The Complete Graphic Designer
Visual communication combines speech, written lan-
guage, and imagery into messages that are aesthetically
pleasing, connect with the audience on intellectual
and emotional levels, and provide them with pertinent
information. When properly executed, graphic design
identifi es, informs, instructs, interprets, and even per-
suades viewers to do something. It is important that the
sender of a message and the receiver speak the same
visual language—in this manner, the designer acts as
the interpreter and translator of messages. Reducing the
amount of information that is visually portrayed creates
a more concise and clutter-free design—the goal for all
forms of communication.
Graphic Design Is
Visual Communication
For effective visual communication
to occur there must be a sender of
a message, typically a client, and a
receiver, such as the target audience.
The designer encodes visual messages
by translating the needs of the sender
into images and content that connect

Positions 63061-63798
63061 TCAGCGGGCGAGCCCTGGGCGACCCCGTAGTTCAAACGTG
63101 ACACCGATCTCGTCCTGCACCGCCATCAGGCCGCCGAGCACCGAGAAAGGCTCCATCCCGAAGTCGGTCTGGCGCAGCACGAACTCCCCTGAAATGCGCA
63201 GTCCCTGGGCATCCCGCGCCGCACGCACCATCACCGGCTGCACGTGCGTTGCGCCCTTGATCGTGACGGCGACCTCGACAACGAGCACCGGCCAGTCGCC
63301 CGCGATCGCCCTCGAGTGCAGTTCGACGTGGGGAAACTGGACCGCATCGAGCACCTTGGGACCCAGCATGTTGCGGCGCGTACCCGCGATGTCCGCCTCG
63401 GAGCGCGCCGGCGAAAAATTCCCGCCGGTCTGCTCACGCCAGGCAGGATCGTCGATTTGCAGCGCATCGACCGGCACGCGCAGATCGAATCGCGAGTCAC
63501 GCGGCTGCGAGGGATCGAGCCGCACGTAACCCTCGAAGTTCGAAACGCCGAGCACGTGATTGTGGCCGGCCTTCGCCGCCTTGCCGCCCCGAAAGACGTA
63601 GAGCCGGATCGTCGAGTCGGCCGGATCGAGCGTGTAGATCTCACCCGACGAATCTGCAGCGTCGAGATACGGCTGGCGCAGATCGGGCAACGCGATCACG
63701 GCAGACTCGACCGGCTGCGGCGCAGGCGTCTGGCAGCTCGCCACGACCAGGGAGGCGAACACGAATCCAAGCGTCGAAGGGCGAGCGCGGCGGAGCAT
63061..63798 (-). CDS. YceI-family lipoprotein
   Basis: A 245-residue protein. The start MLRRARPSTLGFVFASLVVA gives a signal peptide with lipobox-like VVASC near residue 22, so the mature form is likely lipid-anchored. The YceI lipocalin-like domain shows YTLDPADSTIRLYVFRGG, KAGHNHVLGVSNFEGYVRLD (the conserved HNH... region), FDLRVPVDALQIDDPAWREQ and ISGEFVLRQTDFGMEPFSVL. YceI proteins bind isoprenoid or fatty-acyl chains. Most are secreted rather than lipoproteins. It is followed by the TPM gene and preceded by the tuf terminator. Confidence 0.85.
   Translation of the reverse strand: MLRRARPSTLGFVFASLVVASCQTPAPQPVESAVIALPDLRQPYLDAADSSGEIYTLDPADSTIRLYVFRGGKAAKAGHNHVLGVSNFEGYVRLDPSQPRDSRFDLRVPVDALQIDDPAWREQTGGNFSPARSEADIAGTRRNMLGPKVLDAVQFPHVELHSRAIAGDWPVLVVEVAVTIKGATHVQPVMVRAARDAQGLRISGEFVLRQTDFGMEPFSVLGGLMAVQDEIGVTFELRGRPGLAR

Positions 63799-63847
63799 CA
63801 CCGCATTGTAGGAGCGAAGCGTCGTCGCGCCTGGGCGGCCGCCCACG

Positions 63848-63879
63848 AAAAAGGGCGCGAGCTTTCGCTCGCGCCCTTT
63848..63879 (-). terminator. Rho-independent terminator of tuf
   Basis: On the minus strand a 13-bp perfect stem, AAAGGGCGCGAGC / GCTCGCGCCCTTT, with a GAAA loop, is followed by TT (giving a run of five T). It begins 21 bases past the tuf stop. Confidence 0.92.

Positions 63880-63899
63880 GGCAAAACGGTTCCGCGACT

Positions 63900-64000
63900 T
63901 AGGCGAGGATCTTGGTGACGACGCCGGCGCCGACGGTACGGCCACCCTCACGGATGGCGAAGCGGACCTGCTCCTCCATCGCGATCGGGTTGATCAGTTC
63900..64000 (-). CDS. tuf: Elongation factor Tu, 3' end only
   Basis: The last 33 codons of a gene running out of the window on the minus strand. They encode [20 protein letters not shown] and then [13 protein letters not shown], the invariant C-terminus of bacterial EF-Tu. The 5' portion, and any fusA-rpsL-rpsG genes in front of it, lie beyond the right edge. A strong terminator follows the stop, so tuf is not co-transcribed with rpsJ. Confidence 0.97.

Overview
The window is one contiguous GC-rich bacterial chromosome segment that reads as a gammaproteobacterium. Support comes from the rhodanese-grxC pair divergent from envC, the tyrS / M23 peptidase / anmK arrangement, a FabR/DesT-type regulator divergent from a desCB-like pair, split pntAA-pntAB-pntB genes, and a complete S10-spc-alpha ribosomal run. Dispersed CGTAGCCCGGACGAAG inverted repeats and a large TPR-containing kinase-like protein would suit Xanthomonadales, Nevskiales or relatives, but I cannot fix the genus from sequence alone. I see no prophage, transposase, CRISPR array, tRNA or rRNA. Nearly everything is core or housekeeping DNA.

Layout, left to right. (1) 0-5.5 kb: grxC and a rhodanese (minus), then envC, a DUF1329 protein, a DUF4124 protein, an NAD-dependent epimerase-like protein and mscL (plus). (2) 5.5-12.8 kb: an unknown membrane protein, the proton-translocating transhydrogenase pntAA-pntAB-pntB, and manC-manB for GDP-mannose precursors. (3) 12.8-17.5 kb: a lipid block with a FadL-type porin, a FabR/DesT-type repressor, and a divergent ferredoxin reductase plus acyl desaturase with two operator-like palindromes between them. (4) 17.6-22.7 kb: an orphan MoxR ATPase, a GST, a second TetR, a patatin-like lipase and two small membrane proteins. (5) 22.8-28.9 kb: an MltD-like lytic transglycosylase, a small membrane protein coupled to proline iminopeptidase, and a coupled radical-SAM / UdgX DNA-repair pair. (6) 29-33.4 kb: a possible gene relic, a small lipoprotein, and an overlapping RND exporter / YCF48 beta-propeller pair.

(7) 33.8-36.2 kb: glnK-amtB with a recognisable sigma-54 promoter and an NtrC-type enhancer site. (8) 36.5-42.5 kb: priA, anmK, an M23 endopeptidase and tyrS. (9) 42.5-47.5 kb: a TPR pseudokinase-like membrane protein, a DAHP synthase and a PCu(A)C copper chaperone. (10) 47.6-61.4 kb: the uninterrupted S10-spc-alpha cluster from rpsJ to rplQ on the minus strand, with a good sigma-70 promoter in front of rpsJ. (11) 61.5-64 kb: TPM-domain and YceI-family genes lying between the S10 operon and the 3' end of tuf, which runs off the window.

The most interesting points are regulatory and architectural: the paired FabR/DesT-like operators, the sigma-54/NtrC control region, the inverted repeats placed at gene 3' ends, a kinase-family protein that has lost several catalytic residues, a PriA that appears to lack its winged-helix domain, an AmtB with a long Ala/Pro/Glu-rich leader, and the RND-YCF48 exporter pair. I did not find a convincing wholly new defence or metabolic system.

with the receiver.
Sender Encoder Receiver
Business or
Business Goals
or Objectives
Although sometimes incorrectly
considered to be the fi rst known ex-
amples of art, cave and rock painting
were actually methods used by early
civilizations to communicate with
one another.
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Design for Communication
To design is to create order and to
function according to a plan.
—Sara Little Turnbull,
Stanford University Graduate School of Business
Design instructs viewers by making complicated
processes easy to understand. Illustrative diagrams
and detailed photography indicate the steps involved
in assembling items, while clear and concise content
reinforces the visual message.
Design: Satellite Design
Design aids in navigation. For its next-generation
global positioning satellite (GPS) products, Gar-
min’s technical engineers consulted with in-house
graphic designers to develop a new, easier to use
on-screen interface utilizing three-dimensional
views of streets and less cluttered screens.
Design: Garmin International
When executed poorly, design can create mass
confusion. The infamous “butterfl y ballot”
designed by the Florida Elections offi ce (instead
of a graphic designer) may have inadvertently
led people to vote for the wrong candidate. Not
only is the layout of the information confusing
at fi rst glance, the text is set in all caps and is
diffi cult to read.
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